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Insulation Alternatives: Sprayed Foam Insulation

Foam insulation that is sprayed into place and then expands to fill cavities

View the ToolBase TechSpecs- Alternative Insulation Materials PDF file for an overview of this technology.

A contractor wears protective gear to spray insulation between wall studs.

Four entries in the PATH Technology Inventory describe alternatives to conventional fiberglass batt insulation for use in open vertical cavities:

  • Non-fiberglass batts
  • Sprayed foam insulation
  • Sprayed fiber insulation
  • Blown or foamed through a membrane.

This document deals with sprayed foam insulation.

Spray foam can be used as an insulating and air sealing product for residential wall and ceiling cavities. The insulation is sprayed, via special equipment, into wall cavities and expands to fill all the nooks and crannies in a wall cavity. Excess foam is scraped off the studs to form a uniform wall cavity. Spray foam insulation makes it easy to completely fill wall cavities with insulation and to perform air sealing in the same step.

There are two types of spray foam: open-cell and closed cell. The closed cell foams typically have a higher R-value than open-cell foam.

Sprayed foam insulation is applied as a liquid through a nozzle into wall, ceiling, and floor cavities where it expands to fill every nook and cranny. Because it expands into tight areas, sprayed foam is ideal for insulating steel framing and around outlets. By acting as a wind and air barrier, it often eliminates the need for separate air-tightness detailing which can increase energy efficiency and allow downsizing of the heating and cooling system equipment. Sprayed foam insulation does not shrink, sag, settle, or biodegrade.

Energy Efficiency

By acting as an air barrier, spray foam insulation provides insulation and air sealing in one step. In addition, most foam insulation products have a higher R-value per inch than fiberglass batt insulation. This increases energy efficiency by allowing downsizing of the heating and cooling system equipment.


Installation of spray foam insulation requires a skilled installer. Most products are readily available.

The installed cost for sprayed foam insulation runs about $1.25 to $2.25 per square foot, depending on wall thickness and type of foam.

Not Applicable

An approved thermal barrier, such as drywall, must cover all foam materials per section R314 of the 2003 International Residential Code.

Not Applicable

Certified insulation installers spray foam insulation in place via special equipment. As the foam dries (typically within minutes), it expands to fill the wall cavity. After it is dry, excess spray foam is trimmed from the cavity. After trimming, it is then ready for a thermal barrier covering, as required by code. Installing sprayed foam insulation typically is the last task before enclosing a wall, floor, or ceiling area. Installation is best accomplished by an experienced installer—it takes skill to completely fill a wall cavity with spray foam insulation without having a lot of overspray.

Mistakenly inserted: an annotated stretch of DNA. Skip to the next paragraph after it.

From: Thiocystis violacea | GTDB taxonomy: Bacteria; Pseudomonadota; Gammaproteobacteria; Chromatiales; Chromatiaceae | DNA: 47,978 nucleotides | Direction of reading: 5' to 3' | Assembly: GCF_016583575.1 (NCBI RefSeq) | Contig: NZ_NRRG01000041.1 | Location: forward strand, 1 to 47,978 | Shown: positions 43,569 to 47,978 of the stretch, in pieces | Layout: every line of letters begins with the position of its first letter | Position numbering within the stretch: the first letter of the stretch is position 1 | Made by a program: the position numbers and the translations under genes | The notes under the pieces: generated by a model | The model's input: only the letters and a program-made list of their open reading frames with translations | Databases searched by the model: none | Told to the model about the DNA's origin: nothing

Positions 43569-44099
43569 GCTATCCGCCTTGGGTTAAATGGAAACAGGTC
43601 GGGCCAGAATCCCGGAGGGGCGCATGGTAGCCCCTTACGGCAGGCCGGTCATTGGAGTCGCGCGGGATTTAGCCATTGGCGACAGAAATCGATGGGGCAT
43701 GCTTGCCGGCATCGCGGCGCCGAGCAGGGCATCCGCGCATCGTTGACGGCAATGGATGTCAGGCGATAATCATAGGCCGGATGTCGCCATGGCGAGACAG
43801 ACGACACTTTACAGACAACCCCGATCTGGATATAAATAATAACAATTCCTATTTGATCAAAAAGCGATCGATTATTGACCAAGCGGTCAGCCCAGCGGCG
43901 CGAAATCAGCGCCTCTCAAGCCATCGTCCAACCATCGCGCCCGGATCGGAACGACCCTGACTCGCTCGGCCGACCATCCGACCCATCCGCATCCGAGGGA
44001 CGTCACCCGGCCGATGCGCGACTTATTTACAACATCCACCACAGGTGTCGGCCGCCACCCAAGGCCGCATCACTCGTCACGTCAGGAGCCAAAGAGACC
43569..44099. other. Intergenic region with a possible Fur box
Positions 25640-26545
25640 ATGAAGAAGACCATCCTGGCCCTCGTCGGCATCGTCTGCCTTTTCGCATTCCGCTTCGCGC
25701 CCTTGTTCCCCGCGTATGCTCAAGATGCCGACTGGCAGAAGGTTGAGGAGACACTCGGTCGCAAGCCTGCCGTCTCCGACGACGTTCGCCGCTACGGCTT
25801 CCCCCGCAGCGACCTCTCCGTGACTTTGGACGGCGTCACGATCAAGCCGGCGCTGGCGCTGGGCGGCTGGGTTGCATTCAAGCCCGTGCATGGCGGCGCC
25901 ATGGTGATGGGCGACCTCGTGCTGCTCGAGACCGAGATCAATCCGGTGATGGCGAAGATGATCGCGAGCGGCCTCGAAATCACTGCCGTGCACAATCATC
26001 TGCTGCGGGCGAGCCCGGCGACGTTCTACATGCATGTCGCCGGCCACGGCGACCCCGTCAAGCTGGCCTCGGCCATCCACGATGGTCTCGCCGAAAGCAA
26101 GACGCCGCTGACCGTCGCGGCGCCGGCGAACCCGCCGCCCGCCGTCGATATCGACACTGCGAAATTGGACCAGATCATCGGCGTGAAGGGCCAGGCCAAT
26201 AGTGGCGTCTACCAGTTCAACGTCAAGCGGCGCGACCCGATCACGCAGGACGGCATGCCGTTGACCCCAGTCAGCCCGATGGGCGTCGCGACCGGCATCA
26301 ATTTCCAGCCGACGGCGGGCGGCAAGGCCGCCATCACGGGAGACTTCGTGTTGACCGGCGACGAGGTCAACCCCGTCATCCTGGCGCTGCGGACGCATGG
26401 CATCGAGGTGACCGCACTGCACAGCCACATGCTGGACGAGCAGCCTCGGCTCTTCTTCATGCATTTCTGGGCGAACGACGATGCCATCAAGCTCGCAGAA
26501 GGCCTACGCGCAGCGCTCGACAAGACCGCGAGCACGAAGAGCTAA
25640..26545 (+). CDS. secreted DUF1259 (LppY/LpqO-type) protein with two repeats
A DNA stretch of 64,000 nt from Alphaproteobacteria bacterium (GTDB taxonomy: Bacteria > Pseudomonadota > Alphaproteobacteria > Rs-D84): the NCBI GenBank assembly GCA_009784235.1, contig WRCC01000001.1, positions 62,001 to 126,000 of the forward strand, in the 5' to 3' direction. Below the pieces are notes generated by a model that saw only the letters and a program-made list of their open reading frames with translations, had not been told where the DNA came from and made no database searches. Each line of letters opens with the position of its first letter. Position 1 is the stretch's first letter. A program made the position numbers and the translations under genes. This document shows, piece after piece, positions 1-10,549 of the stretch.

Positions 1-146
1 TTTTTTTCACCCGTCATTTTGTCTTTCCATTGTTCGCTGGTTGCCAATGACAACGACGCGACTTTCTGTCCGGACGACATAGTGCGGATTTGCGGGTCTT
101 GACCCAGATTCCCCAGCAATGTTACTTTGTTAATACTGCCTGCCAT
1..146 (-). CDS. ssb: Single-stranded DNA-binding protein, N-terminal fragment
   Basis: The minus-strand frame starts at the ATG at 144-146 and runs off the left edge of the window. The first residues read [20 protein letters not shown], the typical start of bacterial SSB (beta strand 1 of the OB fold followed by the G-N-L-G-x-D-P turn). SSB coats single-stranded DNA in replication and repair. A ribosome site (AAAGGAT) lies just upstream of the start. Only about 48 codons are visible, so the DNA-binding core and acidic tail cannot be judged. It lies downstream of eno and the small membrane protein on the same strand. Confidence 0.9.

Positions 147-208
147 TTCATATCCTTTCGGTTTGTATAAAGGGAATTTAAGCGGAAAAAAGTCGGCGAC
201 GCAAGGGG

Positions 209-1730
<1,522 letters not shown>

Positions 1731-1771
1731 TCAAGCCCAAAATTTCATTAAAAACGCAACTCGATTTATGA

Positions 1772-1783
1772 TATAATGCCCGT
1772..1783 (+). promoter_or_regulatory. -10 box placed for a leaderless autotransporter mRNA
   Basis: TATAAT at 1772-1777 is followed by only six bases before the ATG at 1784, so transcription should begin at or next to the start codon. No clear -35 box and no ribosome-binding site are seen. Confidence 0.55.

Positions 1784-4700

Some manufacturers provide a lifetime limited warranty. Check with manufacturer for details.

Sprayed foam materials cost more than traditional fiberglass batt insulation. However, since sprayed foam forms both an insulation and an air barrier, it can be cost competitive with batt insulation because it eliminates the steps for air-tightness detailing (such as caulking, applying housewrap and vapor barrier, and taping joints). As a result, it also reduces construction time and the number of specialized contractors.

Spray foam insulation is ideal for filling small spaces—such as window jambs, small stud bays, rim joist areas, and for sealing around electrical boxes and other penetrations—where cutting fiberglass batt insulation to fit can be difficult and labor-intensive.

Many sprayed foams are environmentally friendly. Most of them do not contain HCFCs that are harmful to Earth's ozone layer, or off gas formaldehyde—a potentially harmful volatile organic compound. Polyurethane foam insulation has about twice the R-value per inch of traditional batt insulation, making it more energy efficient in a smaller space.

Disclaimer: The information on the system, product or material presented herein is provided for informational purposes only. The technical descriptions, details, requirements, and limitations expressed do not constitute an endorsement, approval, or acceptance of the subject matter by the NAHB Research Center. There are no warranties, either expressed or implied, regarding the accuracy or completeness of this information. Full reproduction, without modification, is permissible.